In this study, we examined the relationship between cancer-associated fibroblasts (CAFs) and monocytes/macrophages in breast cancer using human ex vivo cellular systems and tissues samples obtained from breast cancer patients as well as in vitro cell lines. Even though our studies were not performed using in vivo systems, our results demonstrate that CAFs promote monocyte migration and enhance their differentiation to M2-like macrophages; based on phenotype, cytokine and functional features. In addition, our studies with human breast cancer patient tissue microarrays (TMAs) showed some translational promise. Future in vivo experiments will shed further light on such new mechanistic insights and provide broader implications, as such systems would simulate all the elements of the tumour microenvironment, as well as demonstrating the effects of cell-to-cell contact in addition to the cross-talk mediated via soluble factors demonstrated in our study. Accordingly, in vivo experiments in severe combined immunodeficiency (SCID) mice can be used to prove that human monocytes co-injected s.c. with tumour cells acquire a stronger protumoural effect if preconditioned with CAFs in contrast to NFs.

Materials and Methods

Isolation of fibroblasts from normal and cancerous breast tissue

Normal breast tissues were obtained from 3 patients undergoing reduction mammoplasty and breast cancer tissues were obtained from 4 patients undergoing therapeutic mastectomy. All fibroblasts were isolated using a previously described protocol41,53 that utilizes Collagenase I (1 mg/mL) and Hyaluronidase (125 U/mL) enzymes followed by differential sedimentation and plating. Enzymatically digested tissues were then cultured in high serum media conditions which select for fibroblast growth (Dulbecco’s Modified Eagle’s medium [DMEM] supplemented with 10% foetal bovine serum at 37 C, 5% CO2). All human breast tissues for all of the experiments were obtained in accordance with the laws and institutional guidelines, as approved by the institutional review board of Hacettepe University (Approval numbers: GO 16/64 - 20 and GO 17/380 - 31). Informed consent was obtained from all participants.

Characterization of fibroblasts with immunocytochemistry

Characterizations of fibroblasts were performed by immunocytochemistry stainings with vimentin, pan-cytokeratin and α-SMA according to the manufacturer’s instructions. Cells (7 × 104 cells/300 µL in each well) were cultured in eight well chamber slides and immunocytochemical / morphological analyses were performed when the cells reached a surface confluency of >80%. A biotin/streptavidin/horseradish peroxidase detection system was utilized and binding of the antibody was demonstrated with diaminobenzidine (DAB) substrate. The images were captured by Olympus BX50 microscope.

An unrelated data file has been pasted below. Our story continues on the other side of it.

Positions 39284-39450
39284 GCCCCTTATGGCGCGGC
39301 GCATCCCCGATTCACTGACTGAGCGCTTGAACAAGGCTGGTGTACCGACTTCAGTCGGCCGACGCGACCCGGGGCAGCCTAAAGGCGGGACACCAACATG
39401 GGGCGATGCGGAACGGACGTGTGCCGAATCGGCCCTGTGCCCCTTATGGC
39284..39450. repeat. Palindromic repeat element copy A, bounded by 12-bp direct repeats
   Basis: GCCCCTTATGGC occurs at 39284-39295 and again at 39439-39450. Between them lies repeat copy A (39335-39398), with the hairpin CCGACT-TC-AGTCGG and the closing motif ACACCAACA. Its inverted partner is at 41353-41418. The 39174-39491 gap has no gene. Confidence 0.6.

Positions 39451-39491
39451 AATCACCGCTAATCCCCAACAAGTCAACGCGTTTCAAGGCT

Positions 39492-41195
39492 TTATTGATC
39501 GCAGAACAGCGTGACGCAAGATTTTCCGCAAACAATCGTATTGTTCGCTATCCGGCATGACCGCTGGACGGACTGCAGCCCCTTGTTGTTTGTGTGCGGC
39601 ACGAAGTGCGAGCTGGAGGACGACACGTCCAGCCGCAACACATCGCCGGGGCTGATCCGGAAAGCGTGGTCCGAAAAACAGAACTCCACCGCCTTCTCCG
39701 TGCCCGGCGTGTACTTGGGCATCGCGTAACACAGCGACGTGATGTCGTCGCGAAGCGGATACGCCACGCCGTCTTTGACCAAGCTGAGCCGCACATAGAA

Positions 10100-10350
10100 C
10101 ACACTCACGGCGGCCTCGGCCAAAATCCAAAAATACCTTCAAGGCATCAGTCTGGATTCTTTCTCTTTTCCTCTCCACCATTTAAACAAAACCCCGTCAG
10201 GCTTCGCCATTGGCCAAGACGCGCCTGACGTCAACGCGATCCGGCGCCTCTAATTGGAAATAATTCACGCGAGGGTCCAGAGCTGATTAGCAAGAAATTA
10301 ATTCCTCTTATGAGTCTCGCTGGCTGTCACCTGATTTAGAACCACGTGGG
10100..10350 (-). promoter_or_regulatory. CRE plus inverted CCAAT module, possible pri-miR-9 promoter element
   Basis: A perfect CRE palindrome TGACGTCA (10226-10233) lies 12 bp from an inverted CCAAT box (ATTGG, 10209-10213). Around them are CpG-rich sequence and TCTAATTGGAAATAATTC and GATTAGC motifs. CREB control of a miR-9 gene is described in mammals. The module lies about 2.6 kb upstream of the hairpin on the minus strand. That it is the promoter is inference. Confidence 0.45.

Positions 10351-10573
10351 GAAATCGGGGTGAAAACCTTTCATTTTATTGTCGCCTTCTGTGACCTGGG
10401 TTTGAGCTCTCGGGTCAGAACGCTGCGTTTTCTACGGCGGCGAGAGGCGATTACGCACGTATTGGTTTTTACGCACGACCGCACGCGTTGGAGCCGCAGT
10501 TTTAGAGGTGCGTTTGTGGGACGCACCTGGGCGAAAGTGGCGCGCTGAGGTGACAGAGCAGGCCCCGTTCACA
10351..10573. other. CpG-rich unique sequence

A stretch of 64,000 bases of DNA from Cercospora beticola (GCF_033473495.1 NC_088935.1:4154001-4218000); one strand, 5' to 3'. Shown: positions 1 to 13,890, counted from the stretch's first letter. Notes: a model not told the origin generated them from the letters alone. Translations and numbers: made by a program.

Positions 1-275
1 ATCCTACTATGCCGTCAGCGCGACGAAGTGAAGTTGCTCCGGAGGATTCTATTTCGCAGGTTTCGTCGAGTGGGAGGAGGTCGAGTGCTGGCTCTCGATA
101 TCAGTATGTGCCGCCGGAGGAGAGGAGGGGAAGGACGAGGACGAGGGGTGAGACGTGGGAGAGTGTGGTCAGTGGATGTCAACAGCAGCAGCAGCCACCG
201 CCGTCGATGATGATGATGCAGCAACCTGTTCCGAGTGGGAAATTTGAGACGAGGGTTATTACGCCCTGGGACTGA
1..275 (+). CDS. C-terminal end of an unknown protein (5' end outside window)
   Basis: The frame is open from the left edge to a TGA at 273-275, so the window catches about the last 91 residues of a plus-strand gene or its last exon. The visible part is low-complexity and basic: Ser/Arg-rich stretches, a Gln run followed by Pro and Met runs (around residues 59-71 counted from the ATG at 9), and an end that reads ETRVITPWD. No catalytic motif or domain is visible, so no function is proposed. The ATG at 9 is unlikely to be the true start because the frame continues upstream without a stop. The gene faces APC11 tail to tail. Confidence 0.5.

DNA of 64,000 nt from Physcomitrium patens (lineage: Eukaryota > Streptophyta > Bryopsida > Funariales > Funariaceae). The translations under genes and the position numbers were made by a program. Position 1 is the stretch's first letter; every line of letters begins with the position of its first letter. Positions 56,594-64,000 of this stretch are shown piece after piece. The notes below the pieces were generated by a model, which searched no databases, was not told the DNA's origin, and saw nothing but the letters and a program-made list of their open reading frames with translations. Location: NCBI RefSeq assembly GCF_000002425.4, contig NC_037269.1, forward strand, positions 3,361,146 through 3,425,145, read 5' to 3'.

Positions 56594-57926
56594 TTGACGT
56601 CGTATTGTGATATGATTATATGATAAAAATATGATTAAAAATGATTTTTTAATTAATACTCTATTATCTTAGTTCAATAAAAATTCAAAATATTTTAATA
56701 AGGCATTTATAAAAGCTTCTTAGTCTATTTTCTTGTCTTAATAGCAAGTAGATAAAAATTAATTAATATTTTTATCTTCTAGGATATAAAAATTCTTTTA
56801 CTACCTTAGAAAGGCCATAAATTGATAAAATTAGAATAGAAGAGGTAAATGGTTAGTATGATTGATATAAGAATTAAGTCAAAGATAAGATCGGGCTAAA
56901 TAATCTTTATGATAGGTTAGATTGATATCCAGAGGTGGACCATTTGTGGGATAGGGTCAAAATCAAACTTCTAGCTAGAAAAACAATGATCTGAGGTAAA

Preparation of conditioned medium (CM)

CMs were obtained from CAFs, NFs and MDA-MB-231 breast cancer cells. When the aforementioned cells reached to a confluency of >80%, they were serum starved. After 48 h, CMs were collected from cell supernatants and clarified by centrifugation.

Isolation and culture of peripheral CD14+ monocytes

PBMCs were isolated from healthy volunteers’ peripheral blood using density gradient separation with Histopaque-1077. Separation of CD14+ monocytes from PBMCs was accomplished by using a magnetic bead based positive selection protocol with a purity of >95%. CD14+ monocytes were cultured alone as control monocytes or with CMs from CAFs, NFs or MDA-MB-231 breast cancer cells (CM:RPMI, 1:1) for 7-days.

Phenotypical analyses with flow cytometry

CD14+ PBMCs isolated from healthy donors were cultured with CMs from NFs, CAFs, MDA-MB-231 breast cancer cells as well as in standard medium for 7 days, then analysed using flow cytometry. M1 macrophages were cultured with CMs from CAFs or MDA-MB-231 cells for 48 hours, then analysed by flow cytometry.

Cultured monocytes or macrophages were detached using Accutase cell detachment solution, according to the manufacturer’s instructions. Cells were stained with antibodies against CD206, CD163, HLA-DR, CD14, and PD-1. All antibodies were conjugated to Phycoerythrin (PE) or Fluorescein isothiocyanate (FITC). Respective isotype-matched antibody controls were used as negative controls.

Isolation of peripheral blood CD4+ T-cells

PBMCs were isolated from healthy volunteers’ peripheral blood using density gradient separation with Histopaque-1077. Separation of CD4+ T-cells from PBMCs was accomplished by using a magnetic bead based negative selection protocol with a purity of >95%. CD4+ T-cells were cultured in Roswell Park Memorial Institute (RPMI) 1640 medium supplemented with 10% foetal calf serum, 2.1 mM L-glutamine, 100 U/mL penicillin and 100 mg/mL streptomycin at 37 °C, 5% CO2.